For example, in 40 years of driving I've never had an at-fault accident, and I've avoided several accidents that would have been considered someone else's fault if they had occurred, and that makes me a safer driver than average, because the country has a non-zero number of accidents each year. I'm guessing that most people never have any accidents, despite the fact that accidents happen and some people have quite a few.

If average = mean [the usual definition] it's possible for most people to be better than average if a few people are spectacularly bad. If average = median, then of course only half the people can be better than average although more than half the people can be at or better than average.

-dk
9.21.2006 4:36pm
Mikeyes (mail):
This was an incident that made the news in our area that, if the TV images were of any value, caused a lot of consternation in Green Bay. The two that were arrested not only had guns and pipe bombs but black trench coats, a plan to explode the bombs and block the escape routes, and full intention to carry out the act according to the news. This followed an anniversary of Columbine and the Montreal incident was just the week before.

Now this poor kid is being castigated for being called a hero by the mayor of Green Bay (who looked very shaken by the incident when he said it as did the police who must have read all the plans and seen the weapons) who was keeping the identity of the child secret "for safety reasons." In addition what he said is that this person should be treated as a hero if he or she ever decides to own up to the act. Apparently there was fear on the part of both the teen and the police at the time that some retaliation would occur. The mayor also alluded to the code of silence in high schools and how the information given to the police stopped a tragedy.

The appellation of "hero" was given under these stressful circumstances. I think that the authorities were forever grateful that their city did not suffer a tragedy similar to Montreal and Columbine especially since both of those incidents had been on the news just days before.

Is he or she a hero? I would be proud of either of my sons if he had the maturity to recognize a situation, discuss it with me, and then turn to the authorities. To me he'd be a hero.

As for the parents of the perpetrators, they stated during a TV interview that they had no clue that anything was going on or that their child had all the bombs and weapons available. I think there was a disparity in parenting styles between the informer's parents and the other's parents, to be kind.
9.21.2006 4:51pm
Joshua (www):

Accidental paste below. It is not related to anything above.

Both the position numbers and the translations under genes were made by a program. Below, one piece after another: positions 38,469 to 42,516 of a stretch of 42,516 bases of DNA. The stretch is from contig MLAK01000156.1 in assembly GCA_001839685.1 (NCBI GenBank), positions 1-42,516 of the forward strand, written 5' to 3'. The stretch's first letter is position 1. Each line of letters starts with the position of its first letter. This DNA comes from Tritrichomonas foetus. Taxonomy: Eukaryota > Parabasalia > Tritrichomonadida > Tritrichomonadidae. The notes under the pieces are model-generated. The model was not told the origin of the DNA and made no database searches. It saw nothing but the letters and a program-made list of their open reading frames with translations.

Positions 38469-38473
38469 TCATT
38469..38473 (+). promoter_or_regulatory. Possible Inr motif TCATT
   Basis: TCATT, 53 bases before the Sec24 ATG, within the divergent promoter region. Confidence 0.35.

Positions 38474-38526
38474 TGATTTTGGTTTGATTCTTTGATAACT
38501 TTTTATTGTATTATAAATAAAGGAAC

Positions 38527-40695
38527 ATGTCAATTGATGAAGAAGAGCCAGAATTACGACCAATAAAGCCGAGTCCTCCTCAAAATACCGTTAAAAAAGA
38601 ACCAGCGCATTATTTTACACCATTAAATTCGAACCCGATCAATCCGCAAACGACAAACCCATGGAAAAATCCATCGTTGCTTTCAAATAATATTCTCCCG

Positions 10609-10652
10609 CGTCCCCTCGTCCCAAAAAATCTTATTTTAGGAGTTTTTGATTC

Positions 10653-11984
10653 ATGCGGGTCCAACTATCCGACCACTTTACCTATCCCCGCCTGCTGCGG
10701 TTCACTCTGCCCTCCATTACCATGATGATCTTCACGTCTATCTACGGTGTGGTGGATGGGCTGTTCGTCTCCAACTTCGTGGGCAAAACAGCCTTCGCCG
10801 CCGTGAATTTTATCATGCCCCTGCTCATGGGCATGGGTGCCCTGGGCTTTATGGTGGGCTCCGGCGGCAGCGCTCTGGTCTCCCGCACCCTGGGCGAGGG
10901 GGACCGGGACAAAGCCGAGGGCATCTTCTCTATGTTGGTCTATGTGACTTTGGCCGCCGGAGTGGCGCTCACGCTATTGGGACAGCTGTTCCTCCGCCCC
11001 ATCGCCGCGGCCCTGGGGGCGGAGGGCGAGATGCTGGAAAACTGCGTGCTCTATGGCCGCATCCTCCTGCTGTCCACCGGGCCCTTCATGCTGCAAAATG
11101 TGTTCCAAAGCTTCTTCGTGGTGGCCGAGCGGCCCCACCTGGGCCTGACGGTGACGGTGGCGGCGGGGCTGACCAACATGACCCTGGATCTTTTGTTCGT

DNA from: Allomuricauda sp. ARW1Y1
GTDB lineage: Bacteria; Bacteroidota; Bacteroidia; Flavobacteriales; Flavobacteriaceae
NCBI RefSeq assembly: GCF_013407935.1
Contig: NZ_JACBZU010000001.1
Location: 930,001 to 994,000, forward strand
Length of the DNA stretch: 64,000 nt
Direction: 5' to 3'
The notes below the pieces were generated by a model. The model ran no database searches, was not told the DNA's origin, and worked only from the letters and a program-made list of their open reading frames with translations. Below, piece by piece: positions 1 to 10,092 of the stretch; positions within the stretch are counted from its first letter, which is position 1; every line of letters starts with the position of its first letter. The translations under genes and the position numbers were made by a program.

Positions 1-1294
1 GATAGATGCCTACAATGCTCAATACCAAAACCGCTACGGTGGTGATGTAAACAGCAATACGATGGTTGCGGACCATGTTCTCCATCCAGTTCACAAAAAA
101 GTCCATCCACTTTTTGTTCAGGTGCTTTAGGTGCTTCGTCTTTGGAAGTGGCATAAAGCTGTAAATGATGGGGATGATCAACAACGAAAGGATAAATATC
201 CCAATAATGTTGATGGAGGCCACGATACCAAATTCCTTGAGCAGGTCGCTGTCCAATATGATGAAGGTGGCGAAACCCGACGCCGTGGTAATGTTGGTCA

After all this discussion, I can only conclude that the definition of a hero is any person whom a critical mass of people (or at least influential people) in the culture, for whatever reason or lack thereof, accept as being a hero.

Actually if you substitute "hero" in the above for, well, just about any other abstract concept, it works equally well.
9.21.2006 5:15pm
Revonna LaShatze:
"No more ugly than calling him an idiot."

Fine. You're both ugly. Better?
9.21.2006 7:13pm
Joshua (www):
"No more ugly than calling him an idiot."

Fine. You're both ugly. Better?


Not quite. I'm at least giving Williams credit for knowing what he was doing, and not hurting (indeed, actually helping) other people in the process.
9.22.2006 10:15am
Joshua (www):
Oh and Revonna, I might add that if we're going to talk about whether or not someone was a hero, we have to consider all the other alternatives. Including (especially?) the kinda-sorta unseemly ones.
9.22.2006 10:23am
DJR:
Williams put the safety of others before his own. This could have been a tragic miscalculation if he thought he could endure more than an hour in the freezing water, but must have involved the understanding that he was increasing his own risk by giving the tow line to others first. His death was tragic, but his acts were heroic.
9.22.2006 11:19am
Ken Arromdee:
After all this discussion, I can only conclude that the definition of a hero is any person whom a critical mass of people (or at least influential people) in the culture, for whatever reason or lack thereof, accept as being a hero.


Any definition is subject to this objection. The classic example is "chair"; trying to define it to include beanbag chairs, three legged chairs, dollhouse chairs, the chair Abe Lincoln's sculpture is sitting on, etc. becomes nigh impossible. But that doesn't really mean we don't know what a chair is.

"Hero" isn't being defined any more vaguely than "chair"
here. A hero is someone who accepts bad personal consequences or the risk of them to help other people. There may be corner cases that don't exactly fit the definition, but that doesn't mean the definition is anything at all that we want to call a hero. (It's also true that a lot of the general public calls, say, people with a disease "heroes" but we aren't the general public. We know better.)

Personally, I'd say the guy is a hero. Reporting a dangerous group of classmates to the police will have negative personal consequences, both on a social level as you get treated like a snitch, and on a physical level as you find your safety in danger. The idea that the guy faces no risk to himself is absurd. He's going to have to watch his back and hope nobody beats him to a pulp or shoots him all the way up until graduation.
9.22.2006 12:47pm
Lawstsoul:
"Most of the firefighters killed in the towers were't doing anything except clogging up the stairways as people tried to evacuate down."

"Hmm... let's all think of a word for "Luke", shall we?"

Coulter's Bitch. Sorry, that was two words.
9.22.2006 5:34pm
Revonna LaShatze:
I'm at least giving Williams credit for knowing what he was doing, and not hurting (indeed, actually helping) other people in the process.

You said the man had a "death wish", implying he committed suicide. Unless you have some special knowledge, that's smearing the dead in a way I find more repulsive than someone suggesting his actins turned out to be "stupid" in retrospect, because he died waiting his turn to be rescued... How old are you; still a chance maturity will kick in?

I might add that if we're going to talk about whether or not someone was a hero, we have to consider all the other alternatives.

No, no we don't. The fact that the man saved lives does not mean you must smear him in death to bring down his achievements. There's a big difference in not thinking someone a "hero", and casting ugly allegations about his behavior, "Joshua".
9.22.2006 9:55pm